New research on adverse childhood experiences, or ACEs, reveals that 57 percent of children in California have had such experiences, with economic hardship as the most common, followed by divorce, alcohol abuse by caregivers and violence in the household.

The research is the first to compare states and ages of ACEs nationwide, which have long shown to often have lasting and harmful consequences that affect us on physical, emotional and social levels for the rest of our lives.

The new research by Child Trends looked at ACEs of children from birth through age 17, using representative nationwide data from the National Survey of Children’s Health, which gathered data from the parents of these children. The Child Trends research estimated the frequency of eight of the most common ACEs between states and between children within age groupings.

Tracked ACEs include those related to abuse (emotional, physical, sexual), neglect (emotional and physical), and household dysfunction (parental divorce/separation, household substance abuse or incarceration, household mental illness or violence).

In breaking down the data by state and age, Child Trends found that:

  • In California, economic hardship represented 22 percent of the ACEs reported, followed by divorce (17 percent), alcohol (11 percent), exposure to violence (8 percent), and exposure to mental illness or family member incarceration (5 percent).
  • For children ages 0 to 5, 25 percent nationwide have experienced exposure to financial hardship, 10 percent to divorce or separation, and 6 percent to alcohol abuse, drug abuse or mental illness.
  • More than half (57 percent) of children in California have gone through at least one ACE, compared to nearly half of U.S. children.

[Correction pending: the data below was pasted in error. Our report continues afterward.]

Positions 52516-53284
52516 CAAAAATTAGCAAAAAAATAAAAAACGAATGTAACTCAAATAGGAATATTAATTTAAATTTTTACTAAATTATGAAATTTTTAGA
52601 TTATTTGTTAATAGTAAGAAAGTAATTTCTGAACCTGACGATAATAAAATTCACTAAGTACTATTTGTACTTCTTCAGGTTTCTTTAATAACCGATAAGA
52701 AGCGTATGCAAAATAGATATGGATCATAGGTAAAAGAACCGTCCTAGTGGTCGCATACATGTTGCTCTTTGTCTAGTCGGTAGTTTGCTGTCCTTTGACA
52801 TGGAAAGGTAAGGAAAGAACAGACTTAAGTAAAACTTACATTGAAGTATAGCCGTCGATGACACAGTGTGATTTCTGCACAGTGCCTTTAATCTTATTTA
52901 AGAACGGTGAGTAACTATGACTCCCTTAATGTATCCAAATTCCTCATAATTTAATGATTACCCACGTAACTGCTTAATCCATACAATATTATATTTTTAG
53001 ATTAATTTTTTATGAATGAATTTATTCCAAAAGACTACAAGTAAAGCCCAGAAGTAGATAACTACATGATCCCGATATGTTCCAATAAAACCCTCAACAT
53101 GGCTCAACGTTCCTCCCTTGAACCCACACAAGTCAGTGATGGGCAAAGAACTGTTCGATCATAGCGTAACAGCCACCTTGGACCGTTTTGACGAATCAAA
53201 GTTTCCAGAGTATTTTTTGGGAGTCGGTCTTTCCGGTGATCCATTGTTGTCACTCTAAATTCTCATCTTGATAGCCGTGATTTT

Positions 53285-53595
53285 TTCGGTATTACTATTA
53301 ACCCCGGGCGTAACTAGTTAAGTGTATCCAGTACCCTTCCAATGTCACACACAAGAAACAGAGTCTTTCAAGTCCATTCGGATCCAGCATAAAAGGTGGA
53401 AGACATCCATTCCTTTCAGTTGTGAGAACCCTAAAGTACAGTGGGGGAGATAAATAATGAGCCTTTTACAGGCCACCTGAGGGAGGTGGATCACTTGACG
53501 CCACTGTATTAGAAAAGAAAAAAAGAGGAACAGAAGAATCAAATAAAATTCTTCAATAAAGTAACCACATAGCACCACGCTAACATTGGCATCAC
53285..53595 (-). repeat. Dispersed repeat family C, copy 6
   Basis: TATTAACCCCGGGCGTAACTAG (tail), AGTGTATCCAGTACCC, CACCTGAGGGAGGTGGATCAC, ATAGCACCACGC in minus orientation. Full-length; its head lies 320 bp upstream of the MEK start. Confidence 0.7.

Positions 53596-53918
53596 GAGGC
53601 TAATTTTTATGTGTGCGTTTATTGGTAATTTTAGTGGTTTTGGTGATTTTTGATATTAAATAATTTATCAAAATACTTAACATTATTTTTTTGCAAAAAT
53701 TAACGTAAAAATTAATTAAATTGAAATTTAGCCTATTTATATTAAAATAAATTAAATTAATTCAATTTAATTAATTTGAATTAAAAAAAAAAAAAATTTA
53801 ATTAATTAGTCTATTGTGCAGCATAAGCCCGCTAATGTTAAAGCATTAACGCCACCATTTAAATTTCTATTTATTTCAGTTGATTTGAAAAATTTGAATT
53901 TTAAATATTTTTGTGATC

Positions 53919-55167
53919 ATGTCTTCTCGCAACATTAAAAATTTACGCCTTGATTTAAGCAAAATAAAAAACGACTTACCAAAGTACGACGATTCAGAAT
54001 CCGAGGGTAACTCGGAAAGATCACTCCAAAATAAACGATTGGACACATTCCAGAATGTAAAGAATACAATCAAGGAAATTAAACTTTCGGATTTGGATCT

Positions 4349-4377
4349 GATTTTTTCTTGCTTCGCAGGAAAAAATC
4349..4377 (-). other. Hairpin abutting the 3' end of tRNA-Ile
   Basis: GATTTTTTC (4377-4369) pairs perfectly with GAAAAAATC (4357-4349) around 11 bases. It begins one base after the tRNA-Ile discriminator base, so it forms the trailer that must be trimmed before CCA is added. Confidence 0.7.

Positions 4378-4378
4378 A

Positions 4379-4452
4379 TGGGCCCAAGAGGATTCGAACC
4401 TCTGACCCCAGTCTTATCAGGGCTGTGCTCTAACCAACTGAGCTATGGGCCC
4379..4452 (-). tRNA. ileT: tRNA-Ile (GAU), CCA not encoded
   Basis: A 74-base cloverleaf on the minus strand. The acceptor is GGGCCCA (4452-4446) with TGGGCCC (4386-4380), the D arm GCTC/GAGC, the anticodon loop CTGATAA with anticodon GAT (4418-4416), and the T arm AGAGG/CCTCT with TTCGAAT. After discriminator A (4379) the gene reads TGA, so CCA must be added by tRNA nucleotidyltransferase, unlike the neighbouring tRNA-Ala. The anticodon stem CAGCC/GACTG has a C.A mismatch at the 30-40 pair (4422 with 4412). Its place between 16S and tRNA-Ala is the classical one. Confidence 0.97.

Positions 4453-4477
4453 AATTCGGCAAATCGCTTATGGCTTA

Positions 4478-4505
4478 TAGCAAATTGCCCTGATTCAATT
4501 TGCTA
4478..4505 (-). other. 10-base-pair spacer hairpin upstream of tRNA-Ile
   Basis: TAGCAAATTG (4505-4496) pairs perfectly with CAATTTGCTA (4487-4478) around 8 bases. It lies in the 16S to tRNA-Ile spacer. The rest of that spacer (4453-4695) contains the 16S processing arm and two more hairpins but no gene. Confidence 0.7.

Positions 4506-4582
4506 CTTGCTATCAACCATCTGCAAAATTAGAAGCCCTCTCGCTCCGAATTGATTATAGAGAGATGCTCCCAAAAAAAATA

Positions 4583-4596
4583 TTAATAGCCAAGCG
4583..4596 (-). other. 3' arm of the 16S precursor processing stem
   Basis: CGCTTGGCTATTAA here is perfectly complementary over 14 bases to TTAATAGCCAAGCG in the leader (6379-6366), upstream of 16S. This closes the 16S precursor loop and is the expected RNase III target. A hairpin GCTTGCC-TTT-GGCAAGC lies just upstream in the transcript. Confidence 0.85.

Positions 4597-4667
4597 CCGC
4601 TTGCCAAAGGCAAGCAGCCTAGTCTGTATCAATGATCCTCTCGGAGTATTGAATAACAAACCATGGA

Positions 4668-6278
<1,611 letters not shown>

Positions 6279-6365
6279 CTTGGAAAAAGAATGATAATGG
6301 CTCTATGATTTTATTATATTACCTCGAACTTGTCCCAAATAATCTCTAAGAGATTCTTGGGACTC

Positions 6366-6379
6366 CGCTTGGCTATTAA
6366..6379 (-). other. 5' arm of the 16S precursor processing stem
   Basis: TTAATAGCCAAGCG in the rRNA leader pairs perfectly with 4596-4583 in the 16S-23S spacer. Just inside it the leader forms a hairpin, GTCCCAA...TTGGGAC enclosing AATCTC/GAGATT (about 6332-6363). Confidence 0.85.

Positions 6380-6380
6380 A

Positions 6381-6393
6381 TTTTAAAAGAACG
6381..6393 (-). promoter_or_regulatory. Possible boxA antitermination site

• Economic hardship is the most common ACE, not only nationally but in almost all states, including California. Divorce or separation of a parent or guardian was second highest.

The strong statistical connection between ACEs and long-term negative effects on behavior, health and well-being began with the original ACE study in which researchers found that common ACEs, such economic hardship and parents divorcing/separating, resulted in an increased adulthood risk of alcoholism, depression, illicit drug use, liver disease, marital violence, sexually transmitted diseases, smoking, suicide attempts and unintended pregnancies.

Clinical and forensic psychologist and author Dr. Susan Ashley has witnessed the impact of ACEs in her Northridge, California practice.

“We must understand that any ACE has an impact on any child, even if we cannot see it.”

“It is not uncommon for children to have ACEs and not show any outward display that they are affected,” Ashley said. “As long as they are doing well in school and behaving, it is easy to mistake this for a good adjustment to the ACE. Yet many children internalize their emotions, ignoring them, hiding them or avoiding them, thus giving the appearance that they are not impacted. We must understand that any ACE has an impact on any child, even if we cannot see it. Thoughts, feelings, fears, beliefs, all become shaken up by an ACE.”

The greater the number of ACEs experienced, the higher the risk of medical, mental or social problems experienced as an adult.

Statistics on ACEs show that if a person experienced four categories of ACEs, for example, they had a 240 percent greater risk of hepatitis, a 390 percent greater risk of emphysema or chronic bronchitis, a 240 percent greater risk of acquiring a sexually-transmitted disease, were 200 percent more likely to be smokers, and were 1,200 percent more likely to attempt suicide.

“Psychologists have known all along the link between our emotions and our physical health,” Ashley said, “but our health care system has yet to acknowledge this and provide psychotherapy on a par with medical care. Helping a child emotionally heal from an ACE now can prevent serious health problems years and decades later.”